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The main reason that Kear wanted to find the stranger was to learn more about her brother. “If they take all this trouble to do all these things, they will be able to tell me about him,” the 77-year-old said. “I would love it, and I think that I would have closure, if you like.”

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With Ruz by her side, the pair traveled to the Gloucestershire Archives, where Kear saw what might have been the last photograph taken of her brother. After noting down a list of names of people connected to Kear’s brother, the journalist then started to contact the individuals in question. Unfortunately, though, none of them knew where Smith was buried, or whom the stranger might be.

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Undeterred, Ruz set up a meeting with Lynda Hodges, the warden of St. Mary’s Church, who in turn invited some local friends who wanted to offer their help. At that point, Kear appeared to make a breakthrough. After looking through her brother’s old school work, she picked up on the name Dennis Parker, which she then shared with the group.

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As it turned out, Parker did indeed visit St. Mary’s Church, raising Kear’s hopes. Sadly, though, this proved to be another dead-end, as he contacted the 77-year-old soon after to tell her that he wasn’t the mystery man. This spurred Ruz on to go back to her list of Boy Scouts, though, hoping to find a clue of some sort.

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And after looking again, the journalist found the name of a boy who had shared a tent with Smith the night before his death. His name was Ronald Seymour-Westborough, and following some research Ruz managed to contact with him. Convinced that he was the mysterious stranger, she relayed her findings to Kear, while also revealing that he wanted to meet her.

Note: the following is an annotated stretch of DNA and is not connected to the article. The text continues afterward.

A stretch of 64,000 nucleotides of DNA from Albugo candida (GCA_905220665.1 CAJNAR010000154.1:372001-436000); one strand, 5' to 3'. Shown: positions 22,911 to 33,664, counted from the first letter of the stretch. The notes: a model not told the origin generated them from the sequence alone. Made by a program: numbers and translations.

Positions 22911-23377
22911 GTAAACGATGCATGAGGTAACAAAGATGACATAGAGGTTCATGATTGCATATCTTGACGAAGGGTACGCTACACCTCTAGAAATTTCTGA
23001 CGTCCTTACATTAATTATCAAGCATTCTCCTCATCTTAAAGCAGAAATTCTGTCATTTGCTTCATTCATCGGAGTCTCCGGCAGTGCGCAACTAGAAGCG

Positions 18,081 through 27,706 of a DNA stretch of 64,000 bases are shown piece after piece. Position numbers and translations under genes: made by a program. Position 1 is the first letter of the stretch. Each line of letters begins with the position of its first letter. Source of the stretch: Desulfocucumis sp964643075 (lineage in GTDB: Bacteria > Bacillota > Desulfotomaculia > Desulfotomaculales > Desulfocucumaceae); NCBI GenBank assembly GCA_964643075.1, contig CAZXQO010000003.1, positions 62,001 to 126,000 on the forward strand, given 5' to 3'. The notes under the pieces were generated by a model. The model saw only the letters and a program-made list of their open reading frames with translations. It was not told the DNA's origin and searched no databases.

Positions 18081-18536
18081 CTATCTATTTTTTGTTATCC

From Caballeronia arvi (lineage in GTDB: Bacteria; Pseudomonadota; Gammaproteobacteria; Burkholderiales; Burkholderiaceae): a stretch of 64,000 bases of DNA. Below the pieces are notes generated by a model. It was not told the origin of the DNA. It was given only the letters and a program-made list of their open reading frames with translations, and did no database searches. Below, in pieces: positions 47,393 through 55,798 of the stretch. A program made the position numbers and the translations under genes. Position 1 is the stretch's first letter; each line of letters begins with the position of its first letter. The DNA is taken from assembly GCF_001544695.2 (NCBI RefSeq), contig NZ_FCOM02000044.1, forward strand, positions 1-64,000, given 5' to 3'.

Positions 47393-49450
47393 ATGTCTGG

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Kear and Ruz then met with Seymour-Westborough the following day, when all was revealed. “Well, we obviously met at the scouts,” he began. “We sort of palled up there, and then we all went on this holiday. We got a tent put up and we said, ‘Oh, we might as well go together.’”

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From there, Seymour-Westborough recounted the day of Smith’s death, confirming that he and another boy had found his body. Seymour-Westborough then discovered the gravesite some time later, leaving flowers on the headstone for his old friend over the next few decades. Unsurprisingly, Kear was full of gratitude for his actions.

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“We’ve been very, very touched by it,” Kear said. “At the thought that there was someone still there that I could talk to. It’s lovely to meet you Ron.” During her encounter with Seymour-Westborough, though, she discovered that he hadn’t left the poems at the grave, leaving one part of the mystery unsolved.

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“It’s been really, really lovely,” Kear reflected. “Quite a journey, really. I would never have done it on my own.” While Ruz continued her investigation into who wrote the poems, Kear stayed in contact with Seymour-Westborough, bringing the mystery of the kind stranger to a heartwarming end.

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On August 1, 1947, young Karl Smith tragically died on a Boy Scout’s trip to South Wales. Decades later, a mysterious stranger continued to visit his grave. Determined to uncover their identity, his sister Ann Kear embarked upon a remarkable investigation alongside a BBC journalist, eventually becoming friends with the mystery man.